The first book I picked up after arriving home was James Scott’s “The Moral Economy of the Peasant,” based on his fieldwork in Southeast Asia. I don’t know how it happened, but my Twitter bubble has fully embraced Scott the anarchist; it often feels like every sixth tweet is about “the art of not being governed” or “legibility.”Connecting Scott and Afghanistan is this excellent essay by Anatol Lieven on Yaghistan and the impossibility of governing Pashtuns. HT to James Crabtree. Instead of starting with the classic “Seeing Like a State,” “Moral Economy” is more relevant to my current research in Sierra Leone. This was the first book which has captured my intuitions of our duty towards subsistence farmers. Scott focuses on explotaition, not as a positive or a negative, but as fundamental to the moral economy as the concept of markets. The book fails as a self-described work of “Marxist anthropology,” because it actually makes sense.Apologies to any Marxist anthropologists readers.
For a similar reason, I picked up “The Economic Theory of Agrarian Institutions,” an edited volume from the 1980s which confused me, because I didn’t know that development economists were allowed to do theory. I’ve read Joseph Stiglitz’s introductory essay three times now, and found something new each return. Stiglitz repeatedly reminds the reader that subsistence farmers are rational, whacking you over the head with examples. The recommendation came from Marc Bellemare, who wrote elsewhere, “whenever you find yourself thinking that some behavior you observe in a developing country is stupid, think again.”
I also brought back Parfit’s “Reasons and Persons.” I’ve read the opening sentence
Like my cat, I often simply do what I want to do.
Parfit, the subject of my favorite New Yorker profile, did not in fact own a cat, nor did he want to. But he liked the sound of this sentence so much that he signed an agreement with his sister to take legal, but not practical, possession of her cat. at least a dozen times, and the first hundred pages three times. But I’ve never been able too crack any deeper on my Kindle or computer screen.
This is because Parfit stores axioms and thought experiments like variables and functions in a massive DO file. Parfit will define claim S10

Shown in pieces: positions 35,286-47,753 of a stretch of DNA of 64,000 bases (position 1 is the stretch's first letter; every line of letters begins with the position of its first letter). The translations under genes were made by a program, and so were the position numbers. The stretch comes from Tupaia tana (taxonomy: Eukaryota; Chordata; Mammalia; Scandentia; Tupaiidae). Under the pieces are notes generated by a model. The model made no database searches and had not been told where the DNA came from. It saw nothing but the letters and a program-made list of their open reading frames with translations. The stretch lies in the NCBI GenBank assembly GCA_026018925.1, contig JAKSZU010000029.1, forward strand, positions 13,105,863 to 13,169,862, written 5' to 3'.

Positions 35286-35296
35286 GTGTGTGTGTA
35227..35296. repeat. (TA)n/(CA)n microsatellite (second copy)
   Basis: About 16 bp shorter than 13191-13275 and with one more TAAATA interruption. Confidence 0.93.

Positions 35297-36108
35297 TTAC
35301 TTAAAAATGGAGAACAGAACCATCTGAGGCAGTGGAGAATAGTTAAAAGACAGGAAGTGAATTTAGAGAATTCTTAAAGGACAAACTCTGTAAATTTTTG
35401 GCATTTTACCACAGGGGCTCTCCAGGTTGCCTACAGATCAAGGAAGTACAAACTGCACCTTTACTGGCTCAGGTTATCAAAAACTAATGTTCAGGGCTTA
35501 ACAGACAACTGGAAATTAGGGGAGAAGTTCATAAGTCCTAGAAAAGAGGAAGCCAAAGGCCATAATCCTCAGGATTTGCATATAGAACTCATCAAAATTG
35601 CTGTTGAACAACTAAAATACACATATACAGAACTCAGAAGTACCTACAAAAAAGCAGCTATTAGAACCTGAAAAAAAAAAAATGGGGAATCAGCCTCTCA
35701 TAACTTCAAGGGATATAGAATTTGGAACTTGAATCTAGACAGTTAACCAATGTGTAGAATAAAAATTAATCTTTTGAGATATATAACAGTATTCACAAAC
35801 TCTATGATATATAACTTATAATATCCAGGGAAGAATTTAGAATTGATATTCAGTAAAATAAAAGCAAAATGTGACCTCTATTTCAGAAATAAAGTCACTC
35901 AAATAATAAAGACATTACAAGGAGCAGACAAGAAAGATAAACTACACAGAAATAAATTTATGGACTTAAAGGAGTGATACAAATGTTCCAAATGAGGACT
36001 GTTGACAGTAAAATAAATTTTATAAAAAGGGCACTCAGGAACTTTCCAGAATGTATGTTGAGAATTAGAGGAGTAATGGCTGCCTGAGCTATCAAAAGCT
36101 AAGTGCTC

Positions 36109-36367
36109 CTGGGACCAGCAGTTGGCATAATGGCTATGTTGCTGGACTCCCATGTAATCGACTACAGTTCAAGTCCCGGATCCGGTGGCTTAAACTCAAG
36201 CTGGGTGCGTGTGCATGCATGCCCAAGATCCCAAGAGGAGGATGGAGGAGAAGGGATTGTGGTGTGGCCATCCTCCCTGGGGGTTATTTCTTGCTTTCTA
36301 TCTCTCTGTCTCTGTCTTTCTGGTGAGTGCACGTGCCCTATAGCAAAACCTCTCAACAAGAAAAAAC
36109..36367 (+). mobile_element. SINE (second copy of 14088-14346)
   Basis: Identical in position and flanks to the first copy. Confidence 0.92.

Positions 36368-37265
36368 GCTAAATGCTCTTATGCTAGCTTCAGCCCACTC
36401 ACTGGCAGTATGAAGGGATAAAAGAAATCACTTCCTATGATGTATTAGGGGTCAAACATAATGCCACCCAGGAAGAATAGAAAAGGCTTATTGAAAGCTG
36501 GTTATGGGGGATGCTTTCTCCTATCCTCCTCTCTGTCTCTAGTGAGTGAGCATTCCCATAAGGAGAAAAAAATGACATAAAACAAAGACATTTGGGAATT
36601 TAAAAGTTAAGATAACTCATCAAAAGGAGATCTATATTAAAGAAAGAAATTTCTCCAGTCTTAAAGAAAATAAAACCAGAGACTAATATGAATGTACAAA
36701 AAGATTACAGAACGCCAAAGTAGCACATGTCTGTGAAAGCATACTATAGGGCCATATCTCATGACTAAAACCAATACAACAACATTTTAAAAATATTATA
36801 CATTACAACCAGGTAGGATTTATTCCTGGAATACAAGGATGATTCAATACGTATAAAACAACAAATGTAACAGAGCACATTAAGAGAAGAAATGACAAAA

I can rationally ignore desires that are not mine. and posit argument P5
I can rationally now ignore desires that are not mine now. , so he can write ten pages later that, “according to the Appeal to Full Relativity, if we accept (S10) we should also accept (P5). Since an S-Theorist must accept (S10), but cannot accept (P5), he must reject the Appeal to Full Relativity.” This would be easy to follow on a computer screen if moral philosophy were written like code. It’s not, though, and having a hard copy is my only hope. After two weeks, I’m further along than I’ve ever been before,Up to
Simple Teletransportation and the Branch-Line Case, which pulls off the rare argument-from-Star-Trek quite well. and enjoying it.
Matt Clancy recently ran the first ever EconTwitter science fiction book club, inspiring me to read Vernor Vinge’s “A Deepness in the Sky.” Vinge’s work on technological forecasting, less well known, is also very impressive. Fitting with Clancy’s research focus, “Deepness” is a tremendous work of public and innovation economics. By introducing sci-fi physical constraints, Vinge plays with various models for how governments can push fundamental science forward (or, more often than not, fail).
Another fun sci-fi economics book was “The City in the Middle of the Night” by Charlie Jane Anders. The economy in Anders’ book uses different currencies for each type of good you might want to purchase, which Noah Smith (who consulted on the novel) calls an “utterly insane system.” The book also takes place within my favorite astrodynamic phenomena, a tidally locked planet (or “eyeball earth”). With one side of the planet perpetually scorched and the other perpetually frozen, life can only exist in a twilight band where the two meet.